‘Pay Homage’ is the absolute highlight of the middle half of the record. The production of this song is infectiously good. I love the sample on this track: it’s a speech that explains the importance of hip hop. What struck me on this track is Icegrill’s comprehension of the genre. He doesn’t ‘get upset,’ he just ‘grabs the mic.’ As an artist, he seems to grip the overarching purpose of hip hop exceedingly well. It’s a vehicle for change, stories, and expression. ‘Pay Homage’ stays true to its title: it pays brief, but powerful homage to those who came before him. Icegrill doesn’t become arrogant and assume he’s paving the path alone: he understands and appreciates those who did.
‘You Don’t Believe’ continues the usage of a brass section. There’s a huge array of composition on ‘Blackchalk,’ something that makes it an increasingly impressive effort as you move through it. I was wary of an eighteen track collection becoming redundant and unnecessary. That doesn’t happen on ‘Blackchalk.’ Ten songs in on ‘Don’t Cry,’ the soundscapes and lyrics continued to surprise me.
‘Do You Remember,’ a song featuring hip hop artist Golden, may be the most rewarding collaboration of the record. When she hits the mic, she’s a force to be reckoned with. ‘I’ve seen more than I can count all become statistics,’ she croons over a worldly soundscape of shakers and experimental percussion. ‘Pullin Strings,’ the following track, is also a fine collaboration. The Icegrill/Skyzoo song is smartly written and performed.
After about thirteen songs of a hip hop record, I’d be turning in my ticket to move onto the next ride. On ‘Blackchalk,’ however, I became reinfused with excitement on ‘3rd Perspective,’ a tune that has an orchestral introduction that’s nothing short of spectacular. Icegrill tells a powerful story of a man who finds himself a pretty terrible situation, fully equip with vocal acting and sound effects.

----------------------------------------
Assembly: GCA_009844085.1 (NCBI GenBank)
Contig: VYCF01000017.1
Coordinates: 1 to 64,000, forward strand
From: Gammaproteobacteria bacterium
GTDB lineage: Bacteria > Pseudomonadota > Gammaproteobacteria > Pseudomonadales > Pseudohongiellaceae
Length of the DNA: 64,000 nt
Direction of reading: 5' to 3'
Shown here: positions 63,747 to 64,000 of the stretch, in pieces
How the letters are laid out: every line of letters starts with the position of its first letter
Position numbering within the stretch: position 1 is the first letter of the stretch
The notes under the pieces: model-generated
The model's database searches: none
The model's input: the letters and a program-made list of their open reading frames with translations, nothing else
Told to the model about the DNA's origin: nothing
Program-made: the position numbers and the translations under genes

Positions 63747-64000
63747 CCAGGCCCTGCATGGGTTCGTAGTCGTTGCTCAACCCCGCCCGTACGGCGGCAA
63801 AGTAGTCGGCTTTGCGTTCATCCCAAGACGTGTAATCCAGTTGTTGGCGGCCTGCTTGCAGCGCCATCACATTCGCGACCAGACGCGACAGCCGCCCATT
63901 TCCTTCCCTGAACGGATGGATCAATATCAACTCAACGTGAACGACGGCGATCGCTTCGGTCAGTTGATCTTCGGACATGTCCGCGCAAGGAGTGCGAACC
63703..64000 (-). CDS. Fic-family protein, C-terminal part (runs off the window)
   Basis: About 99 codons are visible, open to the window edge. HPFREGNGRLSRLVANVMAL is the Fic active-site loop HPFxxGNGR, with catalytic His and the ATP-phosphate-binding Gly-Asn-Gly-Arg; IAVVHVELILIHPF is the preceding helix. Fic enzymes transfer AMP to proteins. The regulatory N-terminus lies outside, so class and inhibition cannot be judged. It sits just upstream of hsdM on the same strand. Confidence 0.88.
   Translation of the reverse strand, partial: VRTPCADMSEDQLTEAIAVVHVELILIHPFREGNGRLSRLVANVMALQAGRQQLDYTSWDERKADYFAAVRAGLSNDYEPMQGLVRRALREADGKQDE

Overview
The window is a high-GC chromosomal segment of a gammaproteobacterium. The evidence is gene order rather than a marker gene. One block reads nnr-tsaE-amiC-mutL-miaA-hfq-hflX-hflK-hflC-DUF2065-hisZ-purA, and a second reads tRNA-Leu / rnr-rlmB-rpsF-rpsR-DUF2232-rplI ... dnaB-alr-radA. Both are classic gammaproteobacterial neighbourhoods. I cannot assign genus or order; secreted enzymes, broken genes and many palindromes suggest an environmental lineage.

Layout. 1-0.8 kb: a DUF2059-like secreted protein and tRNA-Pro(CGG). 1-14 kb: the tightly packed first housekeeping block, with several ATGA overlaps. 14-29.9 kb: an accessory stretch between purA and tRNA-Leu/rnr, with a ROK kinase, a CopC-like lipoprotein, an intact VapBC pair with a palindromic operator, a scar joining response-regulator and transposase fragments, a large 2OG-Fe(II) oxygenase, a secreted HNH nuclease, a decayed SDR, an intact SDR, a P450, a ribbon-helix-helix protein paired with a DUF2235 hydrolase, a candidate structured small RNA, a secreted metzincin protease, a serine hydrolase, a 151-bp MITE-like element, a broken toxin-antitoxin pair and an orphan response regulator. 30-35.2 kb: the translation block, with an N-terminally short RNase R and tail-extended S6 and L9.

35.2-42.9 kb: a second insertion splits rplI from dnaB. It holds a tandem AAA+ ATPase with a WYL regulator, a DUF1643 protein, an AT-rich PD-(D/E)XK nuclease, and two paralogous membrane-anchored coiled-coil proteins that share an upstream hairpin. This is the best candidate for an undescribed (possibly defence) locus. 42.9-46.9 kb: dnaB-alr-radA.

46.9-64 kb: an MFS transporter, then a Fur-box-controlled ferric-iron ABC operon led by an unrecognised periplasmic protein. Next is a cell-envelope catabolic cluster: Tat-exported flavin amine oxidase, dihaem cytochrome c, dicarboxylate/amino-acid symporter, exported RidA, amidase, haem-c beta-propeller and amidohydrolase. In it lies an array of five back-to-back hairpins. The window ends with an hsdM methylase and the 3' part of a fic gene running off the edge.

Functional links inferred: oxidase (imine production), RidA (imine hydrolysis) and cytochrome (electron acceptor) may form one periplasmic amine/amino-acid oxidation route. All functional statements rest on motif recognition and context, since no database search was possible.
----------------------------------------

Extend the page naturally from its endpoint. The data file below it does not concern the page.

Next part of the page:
‘Gun Symphony’ toys with what sounds like a NRA rally of idiotic proportions in an intriguing sample. The song tackles the effects of guns in an impactful way: it’s a song that really sits with you long after you’ve moved onto the last few numbers. ‘The New Gospel’ toys with Spanish influence again to some success - the track feels a bit awkward on the latter half of a record so chock full of epic orchestration and lyrics. ‘Memories On Ice’ makes up for the stumble, though, and his tale of growing up and soul-searching is relatable and interesting.
‘Let It Go’ begins to wind up the record. The song is really just a remix/rewrite of Eels’ ‘I Need Some Sleep.’ With that said, Icegrill’s rendition takes the fantastic elements of the classic tune and appropriates them into a new style entirely. It didn’t even click with me that it was the Eels track until the chorus came around. Finally, the album closes out with ‘I Don’t Know,’ a nice ending to a powerhouse collection.
Spending nearly three hours with ‘Blackchalk’ was one of the most rewarding experiences for me in the history of the Independent Spotlight. This album is absolutely exceptional. It’s incredibly ambitious and nearly all of its risks pay off in full. In fact, it’s the first record of its length where every track feels necessary and worthwhile. ‘Blackchalk’ is an indie masterpiece. Check it out at the set below.